REVIEW: Cold Mountain at Opera Philadelphia

Higdon's complex score and excellent performances from Leonard and Ott were often overpowered by the fragmented production.

Isabel Leonard and Jarrett Ott in "Cold Mountain."

Isabel Leonard and Jarrett Ott in Cold Mountain.

Most of the characters in Jennifer Higdon‘s first opera want to return to the literal Cold Mountain. However, at the end of the nearly three-hour show, which had its East Coast premiere with Opera Philadelphia on Friday evening, you’re left to wonder why. There’s no doubt that this operatic adaptation of the classic novel-turned-film sparks some sparks with a fabulous cast, but the overall pacing of the production makes you feel like you’ve been physically fighting in the drawn-out American Civil War depicted in the opera.

Part of that may very well have to do with the scope of narrative that’s trying to be covered here, told through a series of interconnected scenes and flashbacks. It’s almost too much: Gene Scheer‘s libretto is heavy and often times puts unneeded weight on both the action and the singers. The first act of Cold Mountain suffers tremendously from this, as the one huge stationary set piece (which eerily looks like the barricades from Les Miserables) doesn’t allow for the action to move beyond a small playing area.

Higdon’s score, while complex, layered, and interesting, often fell victim on Friday night to conductor Corrado Rovaris. The orchestra severely overpowered the singers, especially in act one, and there were multiple times when the top-notch performers could hardly be heard over the pit.

That’s a shame because the cast is extraordinary.

The absolutely lovely Isabel Leonard was the most effective of the evening as Ada, and she sounded and looked stunning. In fact, you’d almost mistake her for Scarlett O’Hara in one scene where she wore a emerald green sateen dress and floated majestically across the Academy stage. Ms. Leonard’s full range, both vocally and emotionally, was put to the test throughout the night, and she met the challenge with a relaxed air about her. In short, she’s the real deal and it shows.

The other story that will clearly come out of the production is the eleventh hour casting of Curtis alumni Jarrett Ott as Inman after the previously-announced Nathan Gunn withdrew from the opera due to a family emergency. There’s no doubt Mr. Ott has a star quality about him, and given his last-minute plunge into the role, he gave a very solid performance. You were left wondering if given the proper rehearsal time if Mr. Ott’s characterization of Inman could have been even stronger.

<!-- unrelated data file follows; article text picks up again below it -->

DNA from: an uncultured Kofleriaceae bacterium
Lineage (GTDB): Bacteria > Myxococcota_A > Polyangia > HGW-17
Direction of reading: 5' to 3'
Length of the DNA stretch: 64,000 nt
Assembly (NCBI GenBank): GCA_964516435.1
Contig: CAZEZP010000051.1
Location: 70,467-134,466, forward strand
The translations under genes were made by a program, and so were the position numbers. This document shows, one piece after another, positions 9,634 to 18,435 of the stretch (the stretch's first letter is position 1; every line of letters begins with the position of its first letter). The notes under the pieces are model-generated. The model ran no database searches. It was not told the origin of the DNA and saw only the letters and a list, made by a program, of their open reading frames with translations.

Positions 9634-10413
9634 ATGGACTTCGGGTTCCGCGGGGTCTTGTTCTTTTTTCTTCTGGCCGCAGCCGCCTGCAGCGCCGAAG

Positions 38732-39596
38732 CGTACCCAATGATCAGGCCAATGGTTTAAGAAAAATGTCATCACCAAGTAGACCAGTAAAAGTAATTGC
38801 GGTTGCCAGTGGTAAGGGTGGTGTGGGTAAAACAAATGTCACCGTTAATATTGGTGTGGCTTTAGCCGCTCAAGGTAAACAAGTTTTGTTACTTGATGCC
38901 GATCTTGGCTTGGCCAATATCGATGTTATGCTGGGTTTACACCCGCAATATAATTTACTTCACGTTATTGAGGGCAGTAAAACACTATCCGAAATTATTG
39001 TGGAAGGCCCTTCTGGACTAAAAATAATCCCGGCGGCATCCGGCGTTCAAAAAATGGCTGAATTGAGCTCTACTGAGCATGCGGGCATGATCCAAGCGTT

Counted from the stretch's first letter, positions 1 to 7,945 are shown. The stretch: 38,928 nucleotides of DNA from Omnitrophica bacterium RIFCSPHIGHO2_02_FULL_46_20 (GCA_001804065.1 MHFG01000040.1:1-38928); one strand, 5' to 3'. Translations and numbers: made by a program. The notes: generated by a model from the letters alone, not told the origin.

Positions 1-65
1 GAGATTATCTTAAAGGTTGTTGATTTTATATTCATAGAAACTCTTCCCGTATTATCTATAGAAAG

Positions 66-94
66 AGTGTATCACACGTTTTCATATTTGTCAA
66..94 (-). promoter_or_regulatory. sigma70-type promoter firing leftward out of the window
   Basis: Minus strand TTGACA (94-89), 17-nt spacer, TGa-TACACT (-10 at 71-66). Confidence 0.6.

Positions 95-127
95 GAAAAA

Jay Hunter Morris

Jay Hunter Morris

There were other standouts in the ensemble, including the powerful Jay Hunter Morris, cast in something of the throwaway role of Teague, and Curtis alumni Rachel Sterrenberg‘s depiction of Sara, a poor, desolate mother willing to sacrifice her dignity for the sake of her infant son, was deeply powerful and moving.

And, of course, there was the raucous, but deeply complex, Ruby Thewes, played by mezzo-soprano Cecelia Hall. Halfway through act one, she takes a chicken and rips his head off, much to the disgust of Isabel Leonard’s Ada. It was also a moment that woke much of the audience up during the fragmented evening, but it shouldn’t take beheading a fowl — or the production’s multiple gunshot effects — to shake up opera goers. Nevertheless, one has to admire Higdon for her immense talent, and the opera is a prime opportunity for Philadelphians to catch some international vocal excellence on a local stage.

Cold Mountain runs at the Academy of Music now through February 14. For tickets and more information, click here.